Tell The Nations (7)

Tell The Nations 7: My autobiography I worked on for over 15 years, came off the press last July. Here, I write of my background and my world view.

Tell The Nations

Tell The Nations (7)

 

CHAPTER 4

SAKILA SONGS

In African proverb says “Wimbo huja ngomani.” Direct translation “A song comes while dancers are dancing.” This means that: Move on, and face whatever, you will find out what to do on the scene.A This African slogan comes out of experience. From African point of view, singing shouldn’t come out of proper preparations, song books… brochures…But should be born out of dancing activities.

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Singing spontaneously is the way of life, in terms of African creed and culture.

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Sakila singers danced and sang spontaneously when I was growing up. They didn’t practice their dances or their songs ahead of time. They were not actors or actresses. Whatever they did, they performed from the bottom of their hearts. They sang songs born out of feelings and experiences of what happened, and of what was going to take place. All the songs were story-telling songs. Songs were unwritten songs, and, singers were to sing with no instruments or song books.There were songs telling that warriors were back with the cattle: The cattle that were stolen by Maasai warriors, and be brought back by Meru warriors. Other songs would be about, weddings, warnings, wars, ethics.

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Apart from these, there were songs, which were not after serious issues. These were the songs to be sung basically for fun. One which was famous in those days goes;”… Kyikombe kya shai – Nsero…!” ”Kyikombe kya shai – Sambura…! (A cup of tea…guy! A cup of tea…girl! ).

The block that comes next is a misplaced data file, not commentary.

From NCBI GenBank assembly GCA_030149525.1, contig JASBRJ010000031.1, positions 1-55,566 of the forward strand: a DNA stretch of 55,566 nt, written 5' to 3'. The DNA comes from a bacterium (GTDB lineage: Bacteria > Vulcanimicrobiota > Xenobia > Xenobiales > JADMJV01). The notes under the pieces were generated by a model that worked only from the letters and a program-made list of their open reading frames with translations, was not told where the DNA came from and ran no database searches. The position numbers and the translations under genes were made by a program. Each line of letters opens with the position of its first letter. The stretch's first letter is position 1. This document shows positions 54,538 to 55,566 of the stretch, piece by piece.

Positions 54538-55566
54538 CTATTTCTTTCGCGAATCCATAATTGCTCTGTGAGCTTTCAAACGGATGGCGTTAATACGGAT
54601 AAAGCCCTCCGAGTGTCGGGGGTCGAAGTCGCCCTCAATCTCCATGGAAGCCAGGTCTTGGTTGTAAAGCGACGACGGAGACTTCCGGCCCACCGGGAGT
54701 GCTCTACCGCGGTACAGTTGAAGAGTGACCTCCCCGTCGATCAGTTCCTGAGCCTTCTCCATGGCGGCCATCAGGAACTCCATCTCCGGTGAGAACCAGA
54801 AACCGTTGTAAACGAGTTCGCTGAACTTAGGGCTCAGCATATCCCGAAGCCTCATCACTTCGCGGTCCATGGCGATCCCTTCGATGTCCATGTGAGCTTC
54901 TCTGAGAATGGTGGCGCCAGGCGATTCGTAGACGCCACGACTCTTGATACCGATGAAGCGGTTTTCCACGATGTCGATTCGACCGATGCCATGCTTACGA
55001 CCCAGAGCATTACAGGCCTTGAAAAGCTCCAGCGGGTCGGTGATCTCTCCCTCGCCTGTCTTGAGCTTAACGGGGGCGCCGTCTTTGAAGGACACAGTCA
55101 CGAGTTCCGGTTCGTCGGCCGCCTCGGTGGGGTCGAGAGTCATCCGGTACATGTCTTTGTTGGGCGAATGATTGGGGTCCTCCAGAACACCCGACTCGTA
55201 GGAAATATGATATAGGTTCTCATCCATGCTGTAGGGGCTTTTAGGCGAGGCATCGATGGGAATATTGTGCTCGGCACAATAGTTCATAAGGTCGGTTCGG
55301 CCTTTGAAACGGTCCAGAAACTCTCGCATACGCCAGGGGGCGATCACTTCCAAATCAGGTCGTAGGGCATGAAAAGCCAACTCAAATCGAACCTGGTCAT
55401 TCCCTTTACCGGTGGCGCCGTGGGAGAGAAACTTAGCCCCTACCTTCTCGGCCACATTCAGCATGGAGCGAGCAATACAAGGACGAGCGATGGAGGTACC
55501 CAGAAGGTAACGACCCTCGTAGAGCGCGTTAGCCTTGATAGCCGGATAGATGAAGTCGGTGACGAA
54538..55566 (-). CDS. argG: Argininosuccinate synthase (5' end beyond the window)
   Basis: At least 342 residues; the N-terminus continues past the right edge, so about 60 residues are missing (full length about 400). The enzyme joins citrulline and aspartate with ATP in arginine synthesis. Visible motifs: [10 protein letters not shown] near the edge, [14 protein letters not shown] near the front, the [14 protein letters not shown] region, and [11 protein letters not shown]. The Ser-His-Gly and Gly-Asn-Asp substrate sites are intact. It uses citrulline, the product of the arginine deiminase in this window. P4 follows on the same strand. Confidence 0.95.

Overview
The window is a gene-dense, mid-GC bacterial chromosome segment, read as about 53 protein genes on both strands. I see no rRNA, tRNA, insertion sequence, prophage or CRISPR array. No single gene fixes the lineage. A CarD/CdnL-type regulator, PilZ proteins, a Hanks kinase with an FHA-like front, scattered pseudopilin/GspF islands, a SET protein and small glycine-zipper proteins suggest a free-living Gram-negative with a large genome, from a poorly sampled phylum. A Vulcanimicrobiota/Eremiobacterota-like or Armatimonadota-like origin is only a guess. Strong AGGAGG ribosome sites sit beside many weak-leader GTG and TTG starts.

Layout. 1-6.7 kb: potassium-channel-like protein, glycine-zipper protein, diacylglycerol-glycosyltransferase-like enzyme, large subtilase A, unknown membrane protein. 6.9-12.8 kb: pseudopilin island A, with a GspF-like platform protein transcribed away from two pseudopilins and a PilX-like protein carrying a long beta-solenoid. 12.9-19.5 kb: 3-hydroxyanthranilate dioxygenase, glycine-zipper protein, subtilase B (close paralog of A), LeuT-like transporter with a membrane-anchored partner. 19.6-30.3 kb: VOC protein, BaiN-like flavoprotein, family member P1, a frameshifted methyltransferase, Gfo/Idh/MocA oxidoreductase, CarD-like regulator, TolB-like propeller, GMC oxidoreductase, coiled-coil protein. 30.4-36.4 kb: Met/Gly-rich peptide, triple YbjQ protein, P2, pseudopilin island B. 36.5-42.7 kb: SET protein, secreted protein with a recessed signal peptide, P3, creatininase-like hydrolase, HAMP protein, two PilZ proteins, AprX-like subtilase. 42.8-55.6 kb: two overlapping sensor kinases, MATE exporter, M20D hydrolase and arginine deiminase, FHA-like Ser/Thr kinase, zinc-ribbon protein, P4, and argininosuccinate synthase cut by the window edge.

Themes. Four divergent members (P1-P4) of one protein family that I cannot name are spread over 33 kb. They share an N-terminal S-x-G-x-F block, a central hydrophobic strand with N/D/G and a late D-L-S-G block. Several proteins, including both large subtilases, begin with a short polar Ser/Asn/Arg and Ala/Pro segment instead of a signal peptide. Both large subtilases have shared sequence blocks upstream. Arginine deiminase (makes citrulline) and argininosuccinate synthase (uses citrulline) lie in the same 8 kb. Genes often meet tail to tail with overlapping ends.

Most of their songs were rhythmic syncopated songs. There was no need of pens or papers. Men and women danced and sang spontaneously.

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Contrary to western entertainers, singers didn’t sing for money. They sang for pleasure: Not for business.

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Sakila Hill is the trade mark of the village: The village name: Sakila is from the warrior who was speared and died on the slopes the hill: Sakila. Our ancestors tell the story of how he arrived from some where east with his army and confronted the army of the enemy on the foot of the hill. Here they fought and when he died, the rest of his army ran to settle on the slopes of mount. Meru.

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I was a cattle herder of my father until at the age of eight years when I started my bush school then standard one in the same year.
After four years of my Primary school education I was selected as one of five who passed their examination to start: Middle School at Makumira Middle School. While at Makumira I dreamed of being somebody and of doing things, but not at my place of birth: Sakila. Little did I know that God had plans for me to start: From Sakila to the nations – The nations of the Universe. Whatever I do around the World today the genesis is from my place of birth: Sakila. Paradoxically: Here is where I began to preach – teach – instruct – lead and acquire heart of preaching, counselling, travelling….

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Sakila is one of over 85 registered villages of Meru-land in the northern part of Tanzania. There are villagers who still call the village – Ulukusare. The name came from Maasai warrior, Lekusare, who declared the war against Meru people – Wameru, better known as `Varwa.` who speaks `Kirwa.` He walked from Leguruki to Momella area and slaughtered an oxen before the fight. But Wameru warriors emerged in the bush and fought his army before they were ready. Lekusare was injured one of his feet after he was speared by the warrior known as: Kishong`u. He walked miserably back to where he came.
Here is where I was born and raised – Here is where I started the school – Here is where I took care of my father`s cattle. Yes. Here is where I was called to start my mission: Sakila was as my universe. Yes! My World view before I knew the World.

Cover photo of Tell The Nations by Nixon Issangya

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